Published February 2015 by Harper
Source: my copy courtesy of the publisher and TLC Book Tours in exchange for an honest review
As a young runner, Aganetha Smart defied everyone’s expectations to win a gold medal for Canada in the 1928 Olympics. It was a revolutionary victory, because these were the first Games in which women could compete in track events—and they did so despite opposition. But now Aganetha is in a nursing home, and nobody realizes that the frail centenarian was once a bold pioneer.
When two young strangers appear asking to interview Aganetha for their documentary about female athletes, she readily agrees. Despite her frailty, she yearns for adventure and escape, and though her achievement may have been forgotten by history, her memories of chasing gold in Amsterdam remain sharp. But that triumph is only one thread in the rich tapestry of her life. Her remarkable story is colored by tragedy as well as joy, and as much as Aganetha tries, she cannot outrun her past.
Sometimes your very favorite author will disappoint you. Other times a book you have no particular expectations of turns out to be a gem. When Trish, from TLC Book Tours, wrote me about Girl Runner, she said she couldn't say exactly why but she had a feeling I'd like it. She was so right!
Aganetha Smart is a girl who spends her whole life running - on the track she runs her way to the first Olympic gold medal won by a woman in a long distance race but in her own life she can't seem to run far enough or fast enough to outrun the secrets and sadness she carries with her always. When the two strangers come to interview Aggie, they take her down for a ride - both literally and figuratively, down memory lane. Snyder does a terrific job of moving from the present into Aggie's past. As memories do, Aggie's don't come chronologically, giving readers glimpses into the past at both key and mundane points in Aggie's life that allow Snyder to deliver an ending that is both surprising and poignant.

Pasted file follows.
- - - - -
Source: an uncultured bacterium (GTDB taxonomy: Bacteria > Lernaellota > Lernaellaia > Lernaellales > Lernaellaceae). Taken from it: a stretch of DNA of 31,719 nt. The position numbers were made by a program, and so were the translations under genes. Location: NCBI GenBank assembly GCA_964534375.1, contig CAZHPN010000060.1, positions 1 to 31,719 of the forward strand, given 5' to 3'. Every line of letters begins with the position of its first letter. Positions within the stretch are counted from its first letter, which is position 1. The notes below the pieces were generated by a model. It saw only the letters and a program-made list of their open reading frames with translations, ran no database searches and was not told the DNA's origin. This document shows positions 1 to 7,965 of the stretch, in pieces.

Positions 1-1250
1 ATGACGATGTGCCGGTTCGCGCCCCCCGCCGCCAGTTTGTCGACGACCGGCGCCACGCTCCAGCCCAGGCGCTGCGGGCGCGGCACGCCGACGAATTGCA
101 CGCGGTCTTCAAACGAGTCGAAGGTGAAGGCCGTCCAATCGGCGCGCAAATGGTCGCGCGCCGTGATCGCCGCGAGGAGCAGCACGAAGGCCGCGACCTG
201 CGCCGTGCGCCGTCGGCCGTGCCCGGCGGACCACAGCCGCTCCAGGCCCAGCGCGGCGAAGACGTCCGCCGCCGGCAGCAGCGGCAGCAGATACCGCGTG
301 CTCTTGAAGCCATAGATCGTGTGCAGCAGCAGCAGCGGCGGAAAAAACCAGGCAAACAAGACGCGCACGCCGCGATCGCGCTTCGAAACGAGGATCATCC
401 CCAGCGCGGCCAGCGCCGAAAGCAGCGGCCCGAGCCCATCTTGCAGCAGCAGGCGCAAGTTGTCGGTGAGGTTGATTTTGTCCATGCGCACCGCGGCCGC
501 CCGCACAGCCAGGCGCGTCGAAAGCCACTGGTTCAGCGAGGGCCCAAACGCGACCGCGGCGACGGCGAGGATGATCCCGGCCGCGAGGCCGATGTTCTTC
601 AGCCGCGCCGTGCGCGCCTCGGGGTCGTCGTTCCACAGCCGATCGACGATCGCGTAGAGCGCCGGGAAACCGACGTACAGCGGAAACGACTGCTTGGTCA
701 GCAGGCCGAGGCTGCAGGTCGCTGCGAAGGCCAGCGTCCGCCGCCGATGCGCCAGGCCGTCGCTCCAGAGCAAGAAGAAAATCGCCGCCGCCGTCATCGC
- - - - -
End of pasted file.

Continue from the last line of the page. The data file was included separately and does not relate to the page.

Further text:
"Here's something I'll learn: when you're dead, you don't get to choose who's telling your story. The friends and children and wives willing to be interviewed are not necessarily those most intimate with the deceased; sometimes they are those who wished to have been intimate, or who think themselves more intimate than they actually were, or who suffer from regret, or denial. Getting the honest truth about a person from those left behind is a conjuring act. There exist simple questions, the answers to which build a kind of structure, a skeleton, which can be clothed in a few telling or humorous details. How is a life shaped? By parentage, siblings, class and religion, by schooling, vocational choices, by friends, partnerships, children, by place and time, by illness and accident, and sometimes, but most rarely, by surprising choice.
Surprising choice proves hardest to come by. Most choices, even the disastrous ones, are predictable."Aggie is allowed to tell her own story, looking back over her more than one hundred years, leaving behind the honest truth of the ways in which her life was shaped. She is not a woman I will soon forget.
Thanks to Trish for thinking of me for this book. I'll be eagerly awaiting Snyder's next effort! For more thoughts about Girl Runner, check out the full tour.
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